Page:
Legacy

The elevator music isn’t very elevating. The doors open and it’s all grey. Static, like a videotape that needs to be rewound. The cubicles are all unlabeled, like tombstones laid in a grid. Yours is twenty-four away from the elevator and seven to the left. The temperature is humid, and the ceiling’s lighting is overcast. You sit down at your desk and adjust your tie. Today’s noose is black with a bronze pattern. It was once your father’s. You sign in on the computer, stopping the clock on your desk. Work at The Agency has begun.

This is where ideas come to die. What’s left of the fluorescent lighting in the office dangles from the ceiling. Many of the bulbs have burst. It’s been a good year. The ones that remain flicker on whenever someone has an idea, and are snuffed out just as quickly as that idea formed. Imagination has been downsized, and brainstorming no longer exists. You’ve been working, trying to regain your sanity by the end of every month. But you’ve been falling behind.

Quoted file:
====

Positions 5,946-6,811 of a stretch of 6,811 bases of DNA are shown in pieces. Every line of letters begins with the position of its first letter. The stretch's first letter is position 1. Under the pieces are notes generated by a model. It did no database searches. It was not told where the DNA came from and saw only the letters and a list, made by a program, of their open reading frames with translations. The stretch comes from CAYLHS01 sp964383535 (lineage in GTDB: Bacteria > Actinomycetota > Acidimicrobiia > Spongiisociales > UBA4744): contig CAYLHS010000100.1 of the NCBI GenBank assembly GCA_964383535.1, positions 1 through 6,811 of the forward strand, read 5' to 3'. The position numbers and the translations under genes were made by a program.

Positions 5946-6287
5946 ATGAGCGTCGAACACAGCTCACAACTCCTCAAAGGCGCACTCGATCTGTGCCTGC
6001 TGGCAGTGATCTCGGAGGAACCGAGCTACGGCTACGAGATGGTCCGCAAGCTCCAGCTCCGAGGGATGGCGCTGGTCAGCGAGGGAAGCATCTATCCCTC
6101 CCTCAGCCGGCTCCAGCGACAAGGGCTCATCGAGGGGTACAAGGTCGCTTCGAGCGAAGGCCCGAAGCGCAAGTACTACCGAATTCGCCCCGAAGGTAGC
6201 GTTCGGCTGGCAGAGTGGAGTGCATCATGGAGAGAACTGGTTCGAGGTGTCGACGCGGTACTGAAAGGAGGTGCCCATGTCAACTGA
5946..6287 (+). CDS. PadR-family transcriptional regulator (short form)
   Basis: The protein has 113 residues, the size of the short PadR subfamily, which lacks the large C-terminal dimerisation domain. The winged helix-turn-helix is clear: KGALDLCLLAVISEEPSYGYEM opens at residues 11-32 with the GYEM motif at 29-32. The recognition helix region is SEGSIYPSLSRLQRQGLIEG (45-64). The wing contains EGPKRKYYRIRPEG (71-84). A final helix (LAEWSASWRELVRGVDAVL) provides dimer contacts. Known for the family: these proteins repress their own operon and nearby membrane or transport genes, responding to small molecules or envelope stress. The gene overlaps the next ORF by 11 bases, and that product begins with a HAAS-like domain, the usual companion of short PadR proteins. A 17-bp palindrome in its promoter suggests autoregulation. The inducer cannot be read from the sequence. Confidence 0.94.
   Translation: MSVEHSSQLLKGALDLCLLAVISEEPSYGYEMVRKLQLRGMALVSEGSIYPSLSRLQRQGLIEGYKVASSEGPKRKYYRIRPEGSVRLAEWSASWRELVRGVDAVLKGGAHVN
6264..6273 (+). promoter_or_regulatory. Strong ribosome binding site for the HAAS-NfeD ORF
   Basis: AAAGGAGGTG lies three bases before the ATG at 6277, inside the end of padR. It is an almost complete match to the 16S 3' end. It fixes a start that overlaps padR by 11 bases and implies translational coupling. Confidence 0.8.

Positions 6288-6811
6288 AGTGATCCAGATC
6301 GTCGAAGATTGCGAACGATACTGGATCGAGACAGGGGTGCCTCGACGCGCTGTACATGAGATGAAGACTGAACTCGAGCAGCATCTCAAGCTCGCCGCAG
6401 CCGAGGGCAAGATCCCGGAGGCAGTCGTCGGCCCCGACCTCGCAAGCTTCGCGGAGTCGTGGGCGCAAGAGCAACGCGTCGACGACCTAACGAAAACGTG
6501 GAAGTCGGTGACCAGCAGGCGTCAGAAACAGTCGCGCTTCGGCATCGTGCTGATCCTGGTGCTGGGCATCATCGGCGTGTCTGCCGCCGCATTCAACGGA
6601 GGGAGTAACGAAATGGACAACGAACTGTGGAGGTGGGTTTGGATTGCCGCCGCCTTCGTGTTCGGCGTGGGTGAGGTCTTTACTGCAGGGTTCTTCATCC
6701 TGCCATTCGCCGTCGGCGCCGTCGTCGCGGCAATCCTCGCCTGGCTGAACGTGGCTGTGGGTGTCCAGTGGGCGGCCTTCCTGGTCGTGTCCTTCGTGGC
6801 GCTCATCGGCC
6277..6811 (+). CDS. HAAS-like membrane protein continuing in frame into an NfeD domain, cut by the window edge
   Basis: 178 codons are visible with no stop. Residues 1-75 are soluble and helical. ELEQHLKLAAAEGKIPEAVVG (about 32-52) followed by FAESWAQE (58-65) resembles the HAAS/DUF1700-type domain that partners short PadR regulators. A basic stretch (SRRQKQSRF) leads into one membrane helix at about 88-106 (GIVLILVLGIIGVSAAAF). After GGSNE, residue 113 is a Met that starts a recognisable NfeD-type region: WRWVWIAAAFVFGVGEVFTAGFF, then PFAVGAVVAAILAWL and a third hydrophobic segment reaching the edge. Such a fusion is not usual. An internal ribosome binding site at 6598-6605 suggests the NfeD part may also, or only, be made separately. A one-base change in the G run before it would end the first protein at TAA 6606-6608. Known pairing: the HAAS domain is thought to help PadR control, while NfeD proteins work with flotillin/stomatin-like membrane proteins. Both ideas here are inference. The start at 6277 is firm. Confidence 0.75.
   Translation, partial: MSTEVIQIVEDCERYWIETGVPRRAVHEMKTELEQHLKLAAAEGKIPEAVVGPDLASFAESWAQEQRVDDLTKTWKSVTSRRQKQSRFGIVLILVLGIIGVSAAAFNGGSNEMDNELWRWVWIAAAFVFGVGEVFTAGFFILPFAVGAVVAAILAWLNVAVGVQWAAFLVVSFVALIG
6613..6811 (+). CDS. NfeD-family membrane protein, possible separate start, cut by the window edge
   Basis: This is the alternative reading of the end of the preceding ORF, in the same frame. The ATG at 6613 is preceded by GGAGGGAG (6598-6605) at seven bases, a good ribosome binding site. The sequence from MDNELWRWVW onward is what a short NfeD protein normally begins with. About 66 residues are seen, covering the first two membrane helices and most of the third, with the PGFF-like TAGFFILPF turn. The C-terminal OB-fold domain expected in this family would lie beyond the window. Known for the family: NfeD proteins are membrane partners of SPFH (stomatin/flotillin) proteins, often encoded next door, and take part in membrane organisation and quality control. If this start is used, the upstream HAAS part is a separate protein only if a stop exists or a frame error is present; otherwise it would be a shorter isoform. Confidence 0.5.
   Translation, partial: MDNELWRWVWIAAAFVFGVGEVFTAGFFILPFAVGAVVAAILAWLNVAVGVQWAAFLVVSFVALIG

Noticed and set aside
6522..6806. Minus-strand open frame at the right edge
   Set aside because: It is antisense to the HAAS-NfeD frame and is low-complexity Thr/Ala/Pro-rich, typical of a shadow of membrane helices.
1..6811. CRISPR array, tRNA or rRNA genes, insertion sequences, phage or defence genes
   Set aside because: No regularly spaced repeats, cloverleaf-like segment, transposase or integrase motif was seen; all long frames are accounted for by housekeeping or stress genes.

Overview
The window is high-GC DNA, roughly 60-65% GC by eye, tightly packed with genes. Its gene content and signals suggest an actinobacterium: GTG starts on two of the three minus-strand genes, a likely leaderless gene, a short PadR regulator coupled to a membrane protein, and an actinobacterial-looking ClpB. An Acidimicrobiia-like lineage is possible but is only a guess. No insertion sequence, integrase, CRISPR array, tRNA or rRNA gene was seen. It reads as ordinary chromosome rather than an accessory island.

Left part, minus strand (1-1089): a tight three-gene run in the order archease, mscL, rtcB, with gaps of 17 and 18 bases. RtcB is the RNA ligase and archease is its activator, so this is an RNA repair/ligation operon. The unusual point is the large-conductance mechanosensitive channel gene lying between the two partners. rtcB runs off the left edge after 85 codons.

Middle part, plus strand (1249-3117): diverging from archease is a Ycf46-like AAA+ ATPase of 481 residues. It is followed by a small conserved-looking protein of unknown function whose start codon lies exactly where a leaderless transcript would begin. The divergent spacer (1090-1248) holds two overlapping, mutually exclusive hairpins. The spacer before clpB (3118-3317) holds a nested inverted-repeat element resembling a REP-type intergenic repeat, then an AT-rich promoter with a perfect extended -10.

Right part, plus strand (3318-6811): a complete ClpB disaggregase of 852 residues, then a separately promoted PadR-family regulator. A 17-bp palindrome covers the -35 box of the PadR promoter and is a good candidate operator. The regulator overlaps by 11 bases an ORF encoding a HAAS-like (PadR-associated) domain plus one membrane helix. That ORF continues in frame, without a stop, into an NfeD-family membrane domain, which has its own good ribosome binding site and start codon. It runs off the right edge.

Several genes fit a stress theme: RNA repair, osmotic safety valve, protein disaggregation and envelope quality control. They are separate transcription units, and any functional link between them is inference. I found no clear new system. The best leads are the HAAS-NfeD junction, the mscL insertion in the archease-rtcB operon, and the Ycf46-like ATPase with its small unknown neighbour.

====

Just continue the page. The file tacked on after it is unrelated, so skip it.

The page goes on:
Spinning in your chair, you lean back and stare at the lights, waiting for one to light up. You try to remember what it felt like the last time you had an idea, a burst of light that lit a flame in your head. Your tie has been on for too long, it’s cut off the blood from flowing to your brain. There’s nothing in your head but ash now. You can’t think, nor can you remember things.

You can’t really recall your first day here, walking in with a smile on your face. You were eager to get to work, and now you’re eager to get away. You’re in a strange place. The ideas you haven’t destroyed are piling up. You’ve started reading every single one, hoping you find an escape plan. It’s the start of your education, listening to what other people think. You start wondering where all your ideas have gone to over the years, why it’s gotten so dark. Is someone else here destroying them?

You stand up and look around. There’s no one in sight. As you sit back down and turn to face your computer, it hits you. There’s a light still on. Just the one. You jump out of your chair and spot it. The fluorescent bulb is barely hanging on, swinging from the ceiling casting an eerie glow. It’s as if it’s waving you over to the elevators. You look at it, the hypnotic glow illuminating the hope in your eyes. It doesn’t flicker. You stand there, staring at the light.

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